was the conserved vis viva. It was later shown that both quantities are conserved simultaneously, given the proper conditions such as an elastic collision.
In 1687, Isaac Newton published his Principia, which was organized around the concept of force and momentum. However, the researchers were quick to recognize that the principles set out in the book, while fine for point masses, were not sufficient to tackle the motions of rigid and fluid bodies. Some other principles were also required.
The law of conservation of vis viva was championed by the father and son duo, Johann and Daniel Bernoulli. The former enunciated the principle of virtual work as used in statics in its full generality in 1715, while the later based his Hydrodynamica, published in 1738, on this single conservation principle. Daniel's study of loss of vis viva of flowing water led him to formulate the Bernoulli's principle, which relates the loss to be proportional to the change in hydrodynamic pressure. Daniel also formulated the notion of work and efficiency for hydraulic machines; and he gave a kinetic theory of gases, and linked the kinetic energy of gas molecules with the temperature of the gas.
This focus on the vis viva by the continental physicists eventually led to the discovery of stationarity principles governing mechanics, such as the D'Alembert's principle, Lagrangian, and Hamiltonian formulations of mechanics.
Émilie du Châtelet (1706 – 1749) proposed and tested the hypothesis of the conservation of total energy, as distinct from momentum. Inspired by the theories of Gottfried Leibniz, she repeated and publicized an experiment originally devised by Willem 's Gravesande in 1722 in which balls were dropped from different heights into a sheet of soft clay. Each ball's kinetic energy - as indicated by the quantity of material displaced - was shown to be proportional to the square of the velocity. The deformation of the clay was found to be directly proportional to the height the balls were dropped from, equal to the initial potential energy. Earlier workers, including Newton and Voltaire, had all believed that "energy" (so far as they understood the concept at all) was not distinct from momentum and therefore proportional to velocity. According to this understanding, the deformation of the clay should have been proportional to the square root of the height from which the balls were dropped from. In classical physics the correct formula is , where is the kinetic energy of an object, its mass and its speed. On this basis, Châtelet proposed that energy must always have the same dimensions in any form, which is necessary to be able to relate it in different forms (kinetic, potential, heat…).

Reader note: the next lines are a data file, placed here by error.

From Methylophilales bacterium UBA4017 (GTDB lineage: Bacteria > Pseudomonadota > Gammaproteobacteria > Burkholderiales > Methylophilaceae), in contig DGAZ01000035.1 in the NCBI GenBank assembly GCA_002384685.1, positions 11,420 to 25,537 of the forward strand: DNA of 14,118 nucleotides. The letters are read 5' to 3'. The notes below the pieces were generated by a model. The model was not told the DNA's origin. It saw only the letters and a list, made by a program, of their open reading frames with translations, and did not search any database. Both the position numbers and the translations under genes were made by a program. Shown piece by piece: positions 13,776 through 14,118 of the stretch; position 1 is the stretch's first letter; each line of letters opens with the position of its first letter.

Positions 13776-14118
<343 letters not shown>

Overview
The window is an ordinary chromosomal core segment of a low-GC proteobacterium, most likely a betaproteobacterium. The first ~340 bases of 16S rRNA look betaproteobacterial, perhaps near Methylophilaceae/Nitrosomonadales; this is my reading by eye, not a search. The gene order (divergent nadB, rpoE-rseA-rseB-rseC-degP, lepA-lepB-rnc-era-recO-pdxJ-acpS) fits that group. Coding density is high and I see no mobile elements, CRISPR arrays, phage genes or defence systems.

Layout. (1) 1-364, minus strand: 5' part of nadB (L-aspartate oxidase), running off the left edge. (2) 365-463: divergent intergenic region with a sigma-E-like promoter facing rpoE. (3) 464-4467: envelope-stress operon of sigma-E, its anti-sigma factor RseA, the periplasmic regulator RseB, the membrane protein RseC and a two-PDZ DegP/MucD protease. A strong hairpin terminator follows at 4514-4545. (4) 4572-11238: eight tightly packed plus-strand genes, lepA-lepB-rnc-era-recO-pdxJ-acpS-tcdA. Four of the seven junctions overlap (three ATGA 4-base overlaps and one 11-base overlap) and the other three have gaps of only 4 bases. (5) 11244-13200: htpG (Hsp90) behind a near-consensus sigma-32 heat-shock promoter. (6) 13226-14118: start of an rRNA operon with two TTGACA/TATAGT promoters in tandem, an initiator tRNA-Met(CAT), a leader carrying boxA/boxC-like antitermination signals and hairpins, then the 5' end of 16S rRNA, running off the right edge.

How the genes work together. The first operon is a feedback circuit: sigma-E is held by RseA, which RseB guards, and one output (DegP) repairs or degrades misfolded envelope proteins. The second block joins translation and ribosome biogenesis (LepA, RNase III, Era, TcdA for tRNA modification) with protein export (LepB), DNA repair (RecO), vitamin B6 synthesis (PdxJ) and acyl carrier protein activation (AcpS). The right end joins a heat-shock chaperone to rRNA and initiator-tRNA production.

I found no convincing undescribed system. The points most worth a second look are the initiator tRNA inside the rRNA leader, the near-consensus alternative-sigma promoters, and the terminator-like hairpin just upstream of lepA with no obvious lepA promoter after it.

Engineers such as John Smeaton, Peter Ewart, Carl Holtzmann, Gustave-Adolphe Hirn and Marc Seguin recognized that conservation of momentum alone was not adequate for practical calculation and made use of Leibniz's principle. The principle was also championed by some chemists such as William Hyde Wollaston. Academics such as John Playfair were quick to point out that kinetic energy is clearly not conserved. This is obvious to a modern analysis based on the second law of thermodynamics, but in the 18th and 19th centuries the fate of the lost energy was still unknown.
Gradually it came to be suspected that the heat inevitably generated by motion under friction was another form of vis viva. In 1783, Antoine Lavoisier and Pierre-Simon Laplace reviewed the two competing theories of vis viva and caloric theory. Count Rumford's 1798 observations of heat generation during the boring of cannons added more weight to the view that mechanical motion could be converted into heat, and (as importantly) that the conversion was quantitative and could be predicted (allowing for a universal conversion constant between kinetic energy and heat). Vis viva then started to be known as energy, after the term was first used in that sense by Thomas Young in 1807.
The recalibration of vis viva to
which can be understood as converting kinetic energy to work, was largely the result of Gaspard-Gustave Coriolis and Jean-Victor Poncelet over the period 1819–1839. The former called the quantity quantité de travail (quantity of work) and the latter, travail mécanique (mechanical work), and both championed its use in engineering calculation.